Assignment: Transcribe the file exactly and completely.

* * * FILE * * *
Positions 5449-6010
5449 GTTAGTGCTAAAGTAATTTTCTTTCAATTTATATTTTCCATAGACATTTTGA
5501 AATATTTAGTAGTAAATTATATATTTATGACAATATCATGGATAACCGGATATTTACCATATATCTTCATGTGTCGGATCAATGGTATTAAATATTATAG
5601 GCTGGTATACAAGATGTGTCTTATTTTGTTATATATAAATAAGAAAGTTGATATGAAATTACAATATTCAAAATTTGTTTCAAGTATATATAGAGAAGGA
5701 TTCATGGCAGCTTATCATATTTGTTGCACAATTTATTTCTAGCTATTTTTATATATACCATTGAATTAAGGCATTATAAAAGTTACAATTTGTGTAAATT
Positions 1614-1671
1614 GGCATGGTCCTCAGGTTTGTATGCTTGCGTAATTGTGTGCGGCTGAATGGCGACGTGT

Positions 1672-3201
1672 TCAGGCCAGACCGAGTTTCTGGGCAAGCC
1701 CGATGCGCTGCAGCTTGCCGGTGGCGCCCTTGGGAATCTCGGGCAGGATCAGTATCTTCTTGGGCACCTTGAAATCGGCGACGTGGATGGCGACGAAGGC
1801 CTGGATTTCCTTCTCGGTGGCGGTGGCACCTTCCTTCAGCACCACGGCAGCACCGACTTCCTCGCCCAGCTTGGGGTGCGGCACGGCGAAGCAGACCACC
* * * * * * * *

Positions 5449-6010
5449 GTTAGTGCTAAAGTAATTTTCTTTCAATTTATATTTTCCATAGACATTTTGA
5501 AATATTTAGTAGTAAATTATATATTTATGACAATATCATGGATAACCGGATATTTACCATATATCTTCATGTGTCGGATCAATGGTATTAAATATTATAG
5601 GCTGGTATACAAGATGTGTCTTATTTTGTTATATATAAATAAGAAAGTTGATATGAAATTACAATATTCAAAATTTGTTTCAAGTATATATAGAGAAGGA
5701 TTCATGGCAGCTTATCATATTTGTTGCACAATTTATTTCTAGCTATTTTTATATATACCATTGAATTAAGGCATTATAAAAGTTACAATTTGTGTAAATT
Positions 1614-1671
1614 GGCATGGTCCTCAGGTTTGTATGCTTGCGTAATTGTGTGCGGCTGAATGGCGACGTGT

Positions 1672-3201
1672 TCAGGCCAGACCGAGTTTCTGGGCAAGCC
1701 CGATGCGCTGCAGCTTGCCGGTGGCGCCCTTGGGAATCTCGGGCAGGATCAGTATCTTCTTGGGCACCTTGAAATCGGCGACGTGGATGGCGACGAAGGC
1801 CTGGATTTCCTTCTCGGTGGCGGTGGCACCTTCCTTCAGCACCACGGCAGCACCGACTTCCTCGCCCAGCTTGGGGTGCGGCACGGCGAAGCAGACCACC